The Sign of the Fish
The Greek word for fish is "ichthus." As early as the first century, Christians used the word to make an acrostic: the letters stood for " Iesous Christos Theou Huios Soter", i.e. "Jesus Christ, Son of God, Savior." The fish has plenty of other theological overtones as well — Christ fed the 5,000 with 2 fishes and 5 loaves, and He called His disciples "fishers of men."
Greeks, Romans, and many other pagans used the fish symbol before Christians. Hence the fish, unlike, say, the cross, attracted little suspicion, making it a perfect secret symbol for persecuted believers. Christianity had been declared illegal and public gatherings of Christians were not allowed. When threatened and persecuted by Romans in the first centuries after Christ, Christians used the fish symbol to mark meeting places and tombs, or to distinguish friends from foes.
According to one ancient story, when a Christian met a stranger in the road, the Christian sometimes drew one arc of the simple fish outline in the dirt. If the stranger drew the other arc, both believers knew they were in good company. Current bumper-sticker and business-card uses of the fish hearken back to this practice.
Certainly this divinely provided reminder speaks volumes about what is at the heart of the Christian's faith. Jesus — He lived and walked among us so He could die for us. Christ — the Messiah that believers in the Only True God had been anticipating coming for 6000 years, the answer to the Jews' hope in the fulfillment of God's promises to Abraham. God's Son — the only begotten Son, sent to earth on a mission, totally God, totally man, and totally committed to accomplishing the Father's mission. Savior — He was made sin for us who were already dead in our sin, died to pay the penalty for our sins, and was resurrected from the grave so that we could be redeemed to a new eternal life.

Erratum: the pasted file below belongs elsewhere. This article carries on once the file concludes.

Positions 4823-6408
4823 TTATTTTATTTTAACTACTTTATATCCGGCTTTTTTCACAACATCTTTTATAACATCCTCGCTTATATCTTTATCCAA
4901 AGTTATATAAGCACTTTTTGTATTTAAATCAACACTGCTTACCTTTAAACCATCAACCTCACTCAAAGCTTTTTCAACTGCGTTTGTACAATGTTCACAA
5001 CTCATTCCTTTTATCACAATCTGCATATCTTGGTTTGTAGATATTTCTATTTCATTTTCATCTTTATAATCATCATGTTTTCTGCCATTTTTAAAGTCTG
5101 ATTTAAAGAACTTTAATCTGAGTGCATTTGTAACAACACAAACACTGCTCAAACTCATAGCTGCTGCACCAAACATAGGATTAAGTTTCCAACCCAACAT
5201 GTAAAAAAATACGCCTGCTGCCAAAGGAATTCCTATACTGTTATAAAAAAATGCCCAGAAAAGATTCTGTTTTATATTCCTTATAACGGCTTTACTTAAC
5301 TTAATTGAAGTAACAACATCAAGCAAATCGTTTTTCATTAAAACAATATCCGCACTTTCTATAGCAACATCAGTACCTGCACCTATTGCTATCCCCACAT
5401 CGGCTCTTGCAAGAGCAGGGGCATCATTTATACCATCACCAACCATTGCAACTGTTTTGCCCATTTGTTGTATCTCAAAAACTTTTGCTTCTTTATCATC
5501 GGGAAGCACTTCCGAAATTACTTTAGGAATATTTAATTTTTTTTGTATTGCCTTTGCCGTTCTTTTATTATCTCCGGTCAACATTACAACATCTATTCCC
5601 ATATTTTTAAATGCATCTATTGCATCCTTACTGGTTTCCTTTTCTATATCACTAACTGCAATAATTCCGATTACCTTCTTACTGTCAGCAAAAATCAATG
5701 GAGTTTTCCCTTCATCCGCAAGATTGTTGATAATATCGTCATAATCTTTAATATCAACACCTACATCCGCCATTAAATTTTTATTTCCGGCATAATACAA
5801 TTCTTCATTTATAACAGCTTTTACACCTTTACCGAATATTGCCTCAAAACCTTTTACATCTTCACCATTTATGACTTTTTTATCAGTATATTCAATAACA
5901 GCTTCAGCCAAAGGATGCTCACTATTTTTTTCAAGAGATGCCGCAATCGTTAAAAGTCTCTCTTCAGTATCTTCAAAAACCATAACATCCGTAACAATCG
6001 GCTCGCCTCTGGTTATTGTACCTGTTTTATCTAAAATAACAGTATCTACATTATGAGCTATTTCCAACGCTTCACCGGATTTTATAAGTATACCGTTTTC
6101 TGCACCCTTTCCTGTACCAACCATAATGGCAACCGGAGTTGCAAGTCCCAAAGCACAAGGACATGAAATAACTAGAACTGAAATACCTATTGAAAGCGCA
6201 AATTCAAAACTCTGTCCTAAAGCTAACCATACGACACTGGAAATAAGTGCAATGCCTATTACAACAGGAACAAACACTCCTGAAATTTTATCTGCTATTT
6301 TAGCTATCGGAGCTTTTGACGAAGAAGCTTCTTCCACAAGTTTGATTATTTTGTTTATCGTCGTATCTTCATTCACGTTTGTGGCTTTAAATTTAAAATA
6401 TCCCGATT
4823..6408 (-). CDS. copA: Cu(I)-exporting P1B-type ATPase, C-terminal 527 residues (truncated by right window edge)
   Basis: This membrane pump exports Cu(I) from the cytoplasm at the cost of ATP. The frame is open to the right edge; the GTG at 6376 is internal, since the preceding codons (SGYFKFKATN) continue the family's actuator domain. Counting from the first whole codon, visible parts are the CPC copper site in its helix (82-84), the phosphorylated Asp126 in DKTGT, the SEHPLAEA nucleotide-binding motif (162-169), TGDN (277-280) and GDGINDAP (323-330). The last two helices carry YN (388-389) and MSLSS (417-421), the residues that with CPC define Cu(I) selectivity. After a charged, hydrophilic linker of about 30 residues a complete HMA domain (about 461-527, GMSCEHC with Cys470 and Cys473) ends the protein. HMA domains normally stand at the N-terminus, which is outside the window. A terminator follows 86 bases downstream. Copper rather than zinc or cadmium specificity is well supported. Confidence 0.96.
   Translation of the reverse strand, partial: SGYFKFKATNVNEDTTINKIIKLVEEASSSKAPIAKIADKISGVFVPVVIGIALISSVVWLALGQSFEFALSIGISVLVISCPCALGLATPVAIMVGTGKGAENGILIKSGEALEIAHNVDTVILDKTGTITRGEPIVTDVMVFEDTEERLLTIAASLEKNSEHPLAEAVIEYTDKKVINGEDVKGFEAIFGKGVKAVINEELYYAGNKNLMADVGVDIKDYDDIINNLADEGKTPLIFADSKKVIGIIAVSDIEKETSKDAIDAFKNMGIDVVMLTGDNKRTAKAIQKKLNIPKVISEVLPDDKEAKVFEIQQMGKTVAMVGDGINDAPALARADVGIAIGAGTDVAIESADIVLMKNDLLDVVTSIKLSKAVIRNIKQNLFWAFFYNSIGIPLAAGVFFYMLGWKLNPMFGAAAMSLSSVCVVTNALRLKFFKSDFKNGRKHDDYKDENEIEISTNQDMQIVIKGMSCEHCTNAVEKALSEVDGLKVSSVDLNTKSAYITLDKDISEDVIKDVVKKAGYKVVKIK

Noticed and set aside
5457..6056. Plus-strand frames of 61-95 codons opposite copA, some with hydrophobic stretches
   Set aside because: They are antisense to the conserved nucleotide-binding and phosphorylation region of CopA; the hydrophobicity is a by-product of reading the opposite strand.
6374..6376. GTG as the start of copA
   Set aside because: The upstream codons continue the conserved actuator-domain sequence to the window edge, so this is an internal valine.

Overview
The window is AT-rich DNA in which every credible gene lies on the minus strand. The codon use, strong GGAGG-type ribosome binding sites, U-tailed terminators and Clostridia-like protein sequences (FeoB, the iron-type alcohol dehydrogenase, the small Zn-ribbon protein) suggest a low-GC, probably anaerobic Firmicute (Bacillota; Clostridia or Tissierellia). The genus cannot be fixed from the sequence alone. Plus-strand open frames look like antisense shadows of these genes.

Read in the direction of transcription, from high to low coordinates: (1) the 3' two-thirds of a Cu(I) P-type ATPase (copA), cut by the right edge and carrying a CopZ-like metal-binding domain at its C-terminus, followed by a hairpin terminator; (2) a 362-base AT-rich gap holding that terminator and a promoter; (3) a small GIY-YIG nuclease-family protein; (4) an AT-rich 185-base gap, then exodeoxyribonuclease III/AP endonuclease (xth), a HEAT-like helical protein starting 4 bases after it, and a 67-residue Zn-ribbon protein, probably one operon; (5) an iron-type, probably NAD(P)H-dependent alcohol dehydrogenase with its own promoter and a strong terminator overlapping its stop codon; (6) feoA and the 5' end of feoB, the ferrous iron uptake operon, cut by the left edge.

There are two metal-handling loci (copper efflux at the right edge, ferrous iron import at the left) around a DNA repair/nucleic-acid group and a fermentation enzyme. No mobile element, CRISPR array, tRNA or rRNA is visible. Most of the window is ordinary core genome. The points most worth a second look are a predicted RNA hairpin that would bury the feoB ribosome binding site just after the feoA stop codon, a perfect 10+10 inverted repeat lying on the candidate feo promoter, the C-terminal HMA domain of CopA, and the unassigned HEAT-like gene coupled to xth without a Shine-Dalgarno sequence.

Critics of the fish symbol either decry it as tacky tokenism or point out that the fish still carries baggage from the days when pagans used it to represent fertility or, more specifically, the female reproductive organs. Though I agree that ichthys symbols in phone-book ads seem to commercialize faith, I don't find the pagan argument compelling. No symbol means the same thing to all people at all times. That early Christians succeeded in transforming an already powerful symbol proves their interpretive creativity, not their ignorance or a tendency to syncretism.